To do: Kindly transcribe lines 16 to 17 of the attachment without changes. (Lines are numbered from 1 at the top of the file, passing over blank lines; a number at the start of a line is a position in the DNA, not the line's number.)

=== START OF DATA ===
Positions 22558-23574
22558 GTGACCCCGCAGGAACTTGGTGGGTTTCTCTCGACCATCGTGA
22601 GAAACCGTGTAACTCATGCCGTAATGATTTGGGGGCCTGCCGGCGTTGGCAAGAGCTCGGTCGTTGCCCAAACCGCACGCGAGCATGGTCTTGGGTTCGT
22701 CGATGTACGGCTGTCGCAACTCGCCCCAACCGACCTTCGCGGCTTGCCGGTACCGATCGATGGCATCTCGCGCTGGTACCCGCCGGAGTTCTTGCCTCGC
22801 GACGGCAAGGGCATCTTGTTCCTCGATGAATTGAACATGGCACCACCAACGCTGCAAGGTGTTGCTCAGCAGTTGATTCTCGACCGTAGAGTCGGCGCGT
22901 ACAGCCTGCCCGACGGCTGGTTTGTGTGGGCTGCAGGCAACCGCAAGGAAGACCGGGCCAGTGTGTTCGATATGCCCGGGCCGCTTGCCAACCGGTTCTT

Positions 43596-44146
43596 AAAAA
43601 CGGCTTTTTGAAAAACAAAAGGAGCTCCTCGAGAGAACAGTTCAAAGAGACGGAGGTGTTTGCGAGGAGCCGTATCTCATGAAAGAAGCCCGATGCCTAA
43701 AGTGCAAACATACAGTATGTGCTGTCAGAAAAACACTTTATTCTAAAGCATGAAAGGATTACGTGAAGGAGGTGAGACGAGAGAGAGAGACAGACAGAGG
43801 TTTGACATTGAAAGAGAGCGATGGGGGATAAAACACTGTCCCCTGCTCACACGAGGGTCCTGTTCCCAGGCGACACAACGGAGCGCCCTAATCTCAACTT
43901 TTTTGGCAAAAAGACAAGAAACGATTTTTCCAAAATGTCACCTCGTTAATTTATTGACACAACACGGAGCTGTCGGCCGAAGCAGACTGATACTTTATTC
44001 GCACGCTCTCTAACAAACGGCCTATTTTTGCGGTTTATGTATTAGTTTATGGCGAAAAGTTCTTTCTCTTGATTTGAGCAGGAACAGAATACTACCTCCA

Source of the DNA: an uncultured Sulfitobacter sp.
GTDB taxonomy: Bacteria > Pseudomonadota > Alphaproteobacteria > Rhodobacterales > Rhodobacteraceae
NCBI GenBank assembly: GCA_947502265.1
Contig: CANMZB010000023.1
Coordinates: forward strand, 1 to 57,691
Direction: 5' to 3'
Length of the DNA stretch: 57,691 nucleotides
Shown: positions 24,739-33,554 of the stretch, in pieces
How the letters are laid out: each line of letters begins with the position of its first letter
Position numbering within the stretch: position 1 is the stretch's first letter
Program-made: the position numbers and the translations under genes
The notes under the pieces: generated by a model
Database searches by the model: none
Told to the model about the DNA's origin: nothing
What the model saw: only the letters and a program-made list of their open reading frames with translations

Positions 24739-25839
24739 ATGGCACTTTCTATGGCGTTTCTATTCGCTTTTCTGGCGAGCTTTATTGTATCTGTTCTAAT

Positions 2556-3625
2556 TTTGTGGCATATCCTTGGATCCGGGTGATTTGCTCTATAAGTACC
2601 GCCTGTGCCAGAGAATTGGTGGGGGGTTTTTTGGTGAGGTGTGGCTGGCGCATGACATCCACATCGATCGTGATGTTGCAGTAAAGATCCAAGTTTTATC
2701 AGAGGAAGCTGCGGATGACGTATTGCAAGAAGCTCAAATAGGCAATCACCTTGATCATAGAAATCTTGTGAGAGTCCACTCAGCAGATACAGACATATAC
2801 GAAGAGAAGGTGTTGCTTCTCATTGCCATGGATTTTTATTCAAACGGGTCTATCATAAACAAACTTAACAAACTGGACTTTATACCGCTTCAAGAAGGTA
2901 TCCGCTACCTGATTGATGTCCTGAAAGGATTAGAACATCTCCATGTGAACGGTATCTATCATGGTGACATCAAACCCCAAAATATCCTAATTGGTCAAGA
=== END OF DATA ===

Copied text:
NCBI GenBank assembly: GCA_947502265.1
Contig: CANMZB010000023.1